Atari Alumni Now A Swordquest Comic

The first Atari comic in 30 years is nostalgic and meta! Dynamite Entertainment is incorporating the infamous Atari Classics: Swordquest real-world contest into the storyline of a brand new comic written by Chad Bowers and Chris Sims, creators who know how to make comics retro-cool. Read this interview with both writers, and prepare to be taken back to the year 1982. 

Atari Classics: Swordquest  (978-1-5241-0403-0, $15.99) is scheduled to release August 2017.


Vince Brusio: You're launching the first ATARI comic book project from Dynamite, the first ATARI comics in thirty years. What are your thoughts on this landmark, and contributing to the legacy of ATARI?

Chad Bowers: It's exciting, for sure. We definitely had a 2600 growing up, and I can remember playing a few games like Jaws and Tank Commander, but I was really too young to catch ATARI fever, which is kind of a shame. For that reason, though, ATARl 's always been much more of a pop culture touchstone for me than a video game system , and that's what probably influences our storytelling on Swordquest more than anything else — the overall ATARI aesthetic , and its impact on American popular culture as a whole.

Chris Sims: Chad can confirm this, but when I was a teenager, I had this ATARI shirt that I would wear pretty much every day. I've been obsessed with that stuff forever, and getting to kick the door open for comics is a pretty amazing opportunity.

Vince Brusio: Fans love your recent work on the X-Men '92 comic book series. How did working on this Marvel project influence the way that you approached Swordquest in terms of its retro revival?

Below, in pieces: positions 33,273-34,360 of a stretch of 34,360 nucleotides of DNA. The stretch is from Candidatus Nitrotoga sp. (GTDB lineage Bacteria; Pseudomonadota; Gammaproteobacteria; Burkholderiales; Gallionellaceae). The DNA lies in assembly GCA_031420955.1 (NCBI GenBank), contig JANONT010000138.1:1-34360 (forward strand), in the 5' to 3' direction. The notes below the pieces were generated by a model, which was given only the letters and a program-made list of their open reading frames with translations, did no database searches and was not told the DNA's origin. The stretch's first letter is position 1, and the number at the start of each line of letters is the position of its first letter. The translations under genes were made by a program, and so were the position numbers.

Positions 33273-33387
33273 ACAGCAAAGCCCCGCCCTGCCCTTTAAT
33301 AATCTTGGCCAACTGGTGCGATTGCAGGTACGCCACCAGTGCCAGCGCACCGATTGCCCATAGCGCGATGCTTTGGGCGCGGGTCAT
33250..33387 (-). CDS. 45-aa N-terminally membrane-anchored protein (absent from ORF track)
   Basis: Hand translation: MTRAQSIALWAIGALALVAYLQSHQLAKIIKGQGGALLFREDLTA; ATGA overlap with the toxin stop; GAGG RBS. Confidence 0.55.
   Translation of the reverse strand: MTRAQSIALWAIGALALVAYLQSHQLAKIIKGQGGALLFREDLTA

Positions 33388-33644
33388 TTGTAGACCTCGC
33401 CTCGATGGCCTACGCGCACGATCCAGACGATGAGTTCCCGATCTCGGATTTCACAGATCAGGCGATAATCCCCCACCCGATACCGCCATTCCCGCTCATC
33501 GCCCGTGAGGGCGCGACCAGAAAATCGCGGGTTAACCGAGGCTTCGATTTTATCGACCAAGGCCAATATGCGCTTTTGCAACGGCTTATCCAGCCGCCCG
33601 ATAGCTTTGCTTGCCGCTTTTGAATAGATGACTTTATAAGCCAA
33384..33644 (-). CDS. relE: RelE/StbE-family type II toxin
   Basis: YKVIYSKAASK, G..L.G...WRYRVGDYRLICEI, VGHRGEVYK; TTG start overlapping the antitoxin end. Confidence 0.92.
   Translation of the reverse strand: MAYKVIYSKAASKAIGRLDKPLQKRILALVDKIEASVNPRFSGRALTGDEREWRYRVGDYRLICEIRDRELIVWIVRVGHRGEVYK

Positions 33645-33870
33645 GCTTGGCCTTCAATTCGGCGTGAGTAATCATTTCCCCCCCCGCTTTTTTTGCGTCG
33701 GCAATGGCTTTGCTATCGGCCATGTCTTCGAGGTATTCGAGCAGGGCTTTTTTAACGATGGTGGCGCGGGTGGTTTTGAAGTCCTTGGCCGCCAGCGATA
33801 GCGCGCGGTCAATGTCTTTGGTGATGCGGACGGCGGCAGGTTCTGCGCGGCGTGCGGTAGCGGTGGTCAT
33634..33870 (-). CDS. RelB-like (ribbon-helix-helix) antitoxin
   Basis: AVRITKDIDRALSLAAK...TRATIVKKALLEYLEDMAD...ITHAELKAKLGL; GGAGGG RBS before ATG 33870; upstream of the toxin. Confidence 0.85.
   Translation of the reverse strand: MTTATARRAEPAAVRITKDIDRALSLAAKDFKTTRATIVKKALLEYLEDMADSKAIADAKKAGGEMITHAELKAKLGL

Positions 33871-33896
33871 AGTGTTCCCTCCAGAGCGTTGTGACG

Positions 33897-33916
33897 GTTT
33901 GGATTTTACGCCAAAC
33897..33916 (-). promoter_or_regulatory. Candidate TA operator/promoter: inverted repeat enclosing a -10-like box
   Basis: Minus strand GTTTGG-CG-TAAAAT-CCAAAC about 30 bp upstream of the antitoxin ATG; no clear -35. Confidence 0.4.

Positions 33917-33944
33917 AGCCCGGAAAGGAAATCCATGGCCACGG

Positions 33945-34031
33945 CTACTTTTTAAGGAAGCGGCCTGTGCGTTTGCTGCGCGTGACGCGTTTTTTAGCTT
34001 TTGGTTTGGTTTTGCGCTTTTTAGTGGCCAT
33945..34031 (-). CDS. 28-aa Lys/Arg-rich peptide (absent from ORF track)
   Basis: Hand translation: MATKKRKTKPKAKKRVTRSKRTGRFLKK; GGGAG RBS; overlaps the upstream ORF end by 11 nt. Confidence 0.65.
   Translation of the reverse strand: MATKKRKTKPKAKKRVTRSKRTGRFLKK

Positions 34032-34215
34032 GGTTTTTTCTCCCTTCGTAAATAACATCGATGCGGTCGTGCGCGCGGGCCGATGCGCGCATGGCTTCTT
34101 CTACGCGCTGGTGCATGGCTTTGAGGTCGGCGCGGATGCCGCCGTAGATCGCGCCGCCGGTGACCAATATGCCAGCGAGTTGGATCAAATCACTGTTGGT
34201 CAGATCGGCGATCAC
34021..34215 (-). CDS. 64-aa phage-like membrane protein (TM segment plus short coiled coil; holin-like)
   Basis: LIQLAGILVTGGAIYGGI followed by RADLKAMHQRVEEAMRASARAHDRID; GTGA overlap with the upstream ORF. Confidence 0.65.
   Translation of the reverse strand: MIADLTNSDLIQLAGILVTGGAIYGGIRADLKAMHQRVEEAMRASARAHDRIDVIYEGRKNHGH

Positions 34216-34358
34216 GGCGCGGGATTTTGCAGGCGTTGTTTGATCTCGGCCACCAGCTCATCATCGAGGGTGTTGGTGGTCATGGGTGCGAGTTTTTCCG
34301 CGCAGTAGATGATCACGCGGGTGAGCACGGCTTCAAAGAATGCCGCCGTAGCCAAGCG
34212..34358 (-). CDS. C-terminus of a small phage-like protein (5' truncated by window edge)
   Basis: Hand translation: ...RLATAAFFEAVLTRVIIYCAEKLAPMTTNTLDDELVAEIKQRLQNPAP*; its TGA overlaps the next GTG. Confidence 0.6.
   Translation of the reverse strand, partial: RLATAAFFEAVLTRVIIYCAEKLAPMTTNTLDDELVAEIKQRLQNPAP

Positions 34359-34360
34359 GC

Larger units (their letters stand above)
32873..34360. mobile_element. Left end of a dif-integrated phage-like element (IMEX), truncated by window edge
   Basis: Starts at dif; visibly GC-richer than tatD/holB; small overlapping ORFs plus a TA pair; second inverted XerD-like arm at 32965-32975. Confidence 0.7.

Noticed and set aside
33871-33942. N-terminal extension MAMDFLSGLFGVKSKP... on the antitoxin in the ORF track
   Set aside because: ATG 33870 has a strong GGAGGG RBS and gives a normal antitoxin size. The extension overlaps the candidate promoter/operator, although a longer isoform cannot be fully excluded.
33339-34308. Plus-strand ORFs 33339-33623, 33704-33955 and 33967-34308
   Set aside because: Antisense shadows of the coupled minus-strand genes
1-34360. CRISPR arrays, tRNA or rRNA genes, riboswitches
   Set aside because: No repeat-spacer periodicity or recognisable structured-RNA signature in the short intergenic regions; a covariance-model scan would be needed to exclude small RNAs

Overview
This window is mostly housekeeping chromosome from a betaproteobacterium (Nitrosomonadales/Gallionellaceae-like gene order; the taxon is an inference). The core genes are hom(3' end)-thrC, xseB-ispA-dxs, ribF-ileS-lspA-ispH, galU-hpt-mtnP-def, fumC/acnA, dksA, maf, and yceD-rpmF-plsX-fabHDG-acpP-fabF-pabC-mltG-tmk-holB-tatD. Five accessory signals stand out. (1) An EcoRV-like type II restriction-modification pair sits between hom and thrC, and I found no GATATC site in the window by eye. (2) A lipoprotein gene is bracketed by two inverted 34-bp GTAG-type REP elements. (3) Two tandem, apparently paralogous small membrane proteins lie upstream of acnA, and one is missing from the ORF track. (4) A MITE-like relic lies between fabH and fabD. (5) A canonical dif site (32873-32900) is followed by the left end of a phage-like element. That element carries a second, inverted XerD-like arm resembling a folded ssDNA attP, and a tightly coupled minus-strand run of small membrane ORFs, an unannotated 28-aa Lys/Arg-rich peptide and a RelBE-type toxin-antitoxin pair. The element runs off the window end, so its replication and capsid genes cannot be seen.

Chad Bowers: Working on X-Men '92 was a tremendous experience, and I still can't believe we got to do half of what we did on that book! I loved every minute of it, and with Swordquest, yeah, there's the temptation to just fall face first into the same kind of retro-tinged comfort food, for sure, but I'd hesitate to say we're doing another retro book. You'll definitely see some stuff set in the 80s and maybe even the 90s, but beyond that, really the only thing we're reviving with Swordquest is the name.

Chris Sims: I think the thing we learned on '92 that's really coming through here is how fun it is to take an existing property and go wild with it in ways that people might not expect. We always tried to push the envelope in that book in terms of the stakes we were creating, and with Swordquest we're looking to do the same thing, just maybe not in the way that people expect.

Vince Brusio: There's a very meta context to this new series, incorporating the infamous real-world Swordquest contest into the story. What inspired this innovative take?

Chris Sims: I mean, have you read the history of that stuff? Actual golden chalices and swords that gamers had to take a quest for? How could we not go right for that stuff?

Chad Bowers: It's funny, but as we were brainstorming, Chris and I just kept coming across aspects of this game and the contest stuff that was even more bizarre than anything we were trying to come up with. Finally, when we found out the winner of Fireworld was from South Carolina and we were getting to work with our Down Set Fight! collaborator Scott Kowalchuk again, I think we knew it was meant to be!

Vince Brusio: Without giving too much away, what can you tell us about the heroes of Swordquest, Peter Case and the Perez siblings? Who are they, and what drives them?

Chris Sims: Did you ever have those friends when you were a kid that you bonded over playing video games? They had the console but you had the magazines, and maybe you had another friend with the skills to actually play the game? That was Peter, Alvin, and Amy back in '83. In the years since, they've drifted apart, but when Peter... well, you'll have to read it to see.

Vince Brusio: Why should fans of the classic ATARI games pick up the comic? What's the appeal for newcomers that, perhaps, are unfamiliar with the Swordquest game?

Chris Sims: One of the great things about those early video games is how much they relied on players to create their own stories. It was a limit of the technology, sure, but even if you were reading the original pack-in comics next to the video game, you had to create that bridge between them in your mind. That's the idea that we want to really explore here, getting into what it meant to put yourself into those blank-slate games, and how much it meant to get invested in them.


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